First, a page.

Clincial Investigation Application
Compared to the previous regulation, there is an important change with regard to clinical investigations for the assessment of conformity (type A). In the case of an investigation carried out by a sponsor in several EU member states, individual applications had to be submitted so far. Now, the sponsor can also submit the application to only one authority for all participating member states (Art. 78). In a transitional period until 25 May 2027, this coordinated procedure is only mandatory in EU Member States which have agreed to apply it (Art. 78 (14)).
The sponsor must submit the application using the EUDAMED system and receives a unique single identification number (CIV-ID) for the clinical investigation (Art. 70 (1), MDCG 2021-28). In the further course of the clinical investigation the entire information flow also takes place via EUDAMED.
First, the Member State concerned verifies whether the clinical investigation falls within the scope of the EU MDR. For non-invasive Class I-IIb devices, the clinical investigation can then begin immediately. However, the responsible ethics committee must give its approval (Art. 70 (7a)). Clinical investigation of all other devices must be approved by the competent authority before starting (Art. 70 (7b)).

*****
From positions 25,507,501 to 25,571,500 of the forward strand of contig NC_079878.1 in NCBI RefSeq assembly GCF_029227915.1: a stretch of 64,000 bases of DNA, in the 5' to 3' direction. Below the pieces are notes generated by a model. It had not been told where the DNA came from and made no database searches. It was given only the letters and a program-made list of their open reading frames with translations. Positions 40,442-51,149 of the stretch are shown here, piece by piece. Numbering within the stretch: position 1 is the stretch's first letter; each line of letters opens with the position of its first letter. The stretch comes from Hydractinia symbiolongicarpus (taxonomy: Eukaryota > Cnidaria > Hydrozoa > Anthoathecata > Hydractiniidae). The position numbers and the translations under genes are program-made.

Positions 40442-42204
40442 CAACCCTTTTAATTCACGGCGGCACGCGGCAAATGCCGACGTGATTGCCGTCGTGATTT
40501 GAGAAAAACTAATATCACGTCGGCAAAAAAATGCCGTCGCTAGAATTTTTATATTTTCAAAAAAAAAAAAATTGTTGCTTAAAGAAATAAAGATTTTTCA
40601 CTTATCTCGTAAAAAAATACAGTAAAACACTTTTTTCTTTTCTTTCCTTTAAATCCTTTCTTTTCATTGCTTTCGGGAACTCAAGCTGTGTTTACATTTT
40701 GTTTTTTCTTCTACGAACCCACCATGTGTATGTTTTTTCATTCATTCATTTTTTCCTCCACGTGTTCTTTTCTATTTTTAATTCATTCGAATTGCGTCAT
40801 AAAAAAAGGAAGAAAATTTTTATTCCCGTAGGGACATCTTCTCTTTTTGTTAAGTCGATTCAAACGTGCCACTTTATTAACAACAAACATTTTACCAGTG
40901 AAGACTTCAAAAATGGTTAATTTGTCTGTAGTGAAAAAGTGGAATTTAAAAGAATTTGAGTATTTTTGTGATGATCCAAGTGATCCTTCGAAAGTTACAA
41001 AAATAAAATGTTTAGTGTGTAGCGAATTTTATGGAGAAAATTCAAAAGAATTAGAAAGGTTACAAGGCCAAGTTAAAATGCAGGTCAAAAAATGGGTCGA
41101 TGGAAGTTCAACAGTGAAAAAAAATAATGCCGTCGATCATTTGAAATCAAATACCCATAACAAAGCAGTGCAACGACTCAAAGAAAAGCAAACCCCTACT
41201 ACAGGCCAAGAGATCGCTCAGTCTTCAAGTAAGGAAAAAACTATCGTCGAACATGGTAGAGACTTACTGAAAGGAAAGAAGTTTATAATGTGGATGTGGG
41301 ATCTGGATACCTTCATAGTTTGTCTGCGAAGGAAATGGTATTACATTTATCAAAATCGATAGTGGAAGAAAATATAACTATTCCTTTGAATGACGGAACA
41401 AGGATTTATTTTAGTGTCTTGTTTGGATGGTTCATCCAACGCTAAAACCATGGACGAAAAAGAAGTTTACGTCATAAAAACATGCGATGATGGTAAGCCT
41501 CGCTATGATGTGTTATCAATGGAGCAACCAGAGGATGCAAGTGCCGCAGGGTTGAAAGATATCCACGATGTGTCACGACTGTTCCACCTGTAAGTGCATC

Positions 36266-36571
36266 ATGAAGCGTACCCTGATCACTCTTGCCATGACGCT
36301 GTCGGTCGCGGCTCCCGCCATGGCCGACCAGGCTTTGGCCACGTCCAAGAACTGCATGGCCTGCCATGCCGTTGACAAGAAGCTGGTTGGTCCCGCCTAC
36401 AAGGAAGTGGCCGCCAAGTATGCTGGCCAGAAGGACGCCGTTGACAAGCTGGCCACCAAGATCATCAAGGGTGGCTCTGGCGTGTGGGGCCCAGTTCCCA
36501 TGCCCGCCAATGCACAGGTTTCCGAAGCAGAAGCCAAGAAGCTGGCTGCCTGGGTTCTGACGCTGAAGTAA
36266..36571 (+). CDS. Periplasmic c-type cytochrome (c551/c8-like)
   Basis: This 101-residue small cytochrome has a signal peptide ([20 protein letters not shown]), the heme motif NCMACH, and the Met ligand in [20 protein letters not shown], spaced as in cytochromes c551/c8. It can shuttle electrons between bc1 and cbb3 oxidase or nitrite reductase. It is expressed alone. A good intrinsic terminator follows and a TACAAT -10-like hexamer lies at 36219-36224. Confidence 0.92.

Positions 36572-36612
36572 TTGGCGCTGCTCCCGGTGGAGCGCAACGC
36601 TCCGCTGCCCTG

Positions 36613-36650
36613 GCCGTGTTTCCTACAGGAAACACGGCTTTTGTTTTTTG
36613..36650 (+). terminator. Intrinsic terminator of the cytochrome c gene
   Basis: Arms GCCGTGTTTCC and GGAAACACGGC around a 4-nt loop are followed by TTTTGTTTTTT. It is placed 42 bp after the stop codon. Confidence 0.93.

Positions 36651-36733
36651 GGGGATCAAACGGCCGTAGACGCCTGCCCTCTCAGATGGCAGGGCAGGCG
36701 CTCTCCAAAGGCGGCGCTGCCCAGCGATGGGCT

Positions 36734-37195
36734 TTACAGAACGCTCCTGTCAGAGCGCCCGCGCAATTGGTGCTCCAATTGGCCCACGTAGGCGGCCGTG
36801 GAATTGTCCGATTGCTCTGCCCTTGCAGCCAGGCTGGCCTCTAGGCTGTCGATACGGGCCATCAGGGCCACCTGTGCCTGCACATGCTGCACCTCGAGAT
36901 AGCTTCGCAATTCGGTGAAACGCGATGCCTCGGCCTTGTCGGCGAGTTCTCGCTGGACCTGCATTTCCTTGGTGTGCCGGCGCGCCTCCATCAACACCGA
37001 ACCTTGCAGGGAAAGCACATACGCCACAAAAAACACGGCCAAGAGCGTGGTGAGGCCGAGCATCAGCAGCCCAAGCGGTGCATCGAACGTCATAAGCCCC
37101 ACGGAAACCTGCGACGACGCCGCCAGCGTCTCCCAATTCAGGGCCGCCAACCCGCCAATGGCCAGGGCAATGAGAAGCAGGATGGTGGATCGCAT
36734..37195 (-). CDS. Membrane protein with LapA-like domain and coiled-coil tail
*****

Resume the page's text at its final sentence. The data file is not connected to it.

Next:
In the case of PCMF studies, the sponsor must inform the Member States concerned and submit the documentation referred to in Chapter II of Annex XV. Again, the EUDAMED system must be used (Art. 74 (1)).
The Chapter II of Annex XV summarizes in detail the documents that are needed for the application according to Art. 70:
the application form,
the investigator’s brochure (IB) and
the clinical investigation plan (CIP).
The European Commission can adopt amending delegated acts or implementing acts to ensure an uniform application and state of the art of the requirements according to Chapter II of Annex XV (Art. 70 (8,9)).
The following table gives an overview of the application documents for clinical investigations:
Clinical Investigation Plan (CIP)
dates und duration
details clinical evaluation plan (CEP)
details multicenter study (if applicable)
summary clinical investigation plan (CIP)
details investigational device
details notified body
clinical and non-clinical information on the investigational device